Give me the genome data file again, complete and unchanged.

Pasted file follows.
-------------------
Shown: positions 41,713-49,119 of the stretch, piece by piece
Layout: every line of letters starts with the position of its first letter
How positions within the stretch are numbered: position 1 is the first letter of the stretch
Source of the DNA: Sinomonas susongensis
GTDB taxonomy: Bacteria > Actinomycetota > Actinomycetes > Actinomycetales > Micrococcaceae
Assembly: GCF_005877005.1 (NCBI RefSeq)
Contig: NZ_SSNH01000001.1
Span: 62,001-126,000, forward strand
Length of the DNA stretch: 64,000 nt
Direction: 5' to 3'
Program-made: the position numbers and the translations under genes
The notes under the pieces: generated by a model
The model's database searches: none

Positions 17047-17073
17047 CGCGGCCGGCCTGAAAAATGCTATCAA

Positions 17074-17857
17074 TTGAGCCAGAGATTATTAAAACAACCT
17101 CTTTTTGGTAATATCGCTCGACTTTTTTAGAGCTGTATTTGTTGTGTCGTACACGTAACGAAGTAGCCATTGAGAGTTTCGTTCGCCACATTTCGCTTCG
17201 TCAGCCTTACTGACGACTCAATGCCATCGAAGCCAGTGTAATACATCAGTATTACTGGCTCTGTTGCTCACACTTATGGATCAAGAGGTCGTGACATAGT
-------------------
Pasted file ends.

Shown: positions 41,713-49,119 of the stretch, piece by piece
Layout: every line of letters starts with the position of its first letter
How positions within the stretch are numbered: position 1 is the first letter of the stretch
Source of the DNA: Sinomonas susongensis
GTDB taxonomy: Bacteria > Actinomycetota > Actinomycetes > Actinomycetales > Micrococcaceae
Assembly: GCF_005877005.1 (NCBI RefSeq)
Contig: NZ_SSNH01000001.1
Span: 62,001-126,000, forward strand
Length of the DNA stretch: 64,000 nt
Direction: 5' to 3'
Program-made: the position numbers and the translations under genes
The notes under the pieces: generated by a model
The model's database searches: none

Positions 17047-17073
17047 CGCGGCCGGCCTGAAAAATGCTATCAA

Positions 17074-17857
17074 TTGAGCCAGAGATTATTAAAACAACCT
17101 CTTTTTGGTAATATCGCTCGACTTTTTTAGAGCTGTATTTGTTGTGTCGTACACGTAACGAAGTAGCCATTGAGAGTTTCGTTCGCCACATTTCGCTTCG
17201 TCAGCCTTACTGACGACTCAATGCCATCGAAGCCAGTGTAATACATCAGTATTACTGGCTCTGTTGCTCACACTTATGGATCAAGAGGTCGTGACATAGT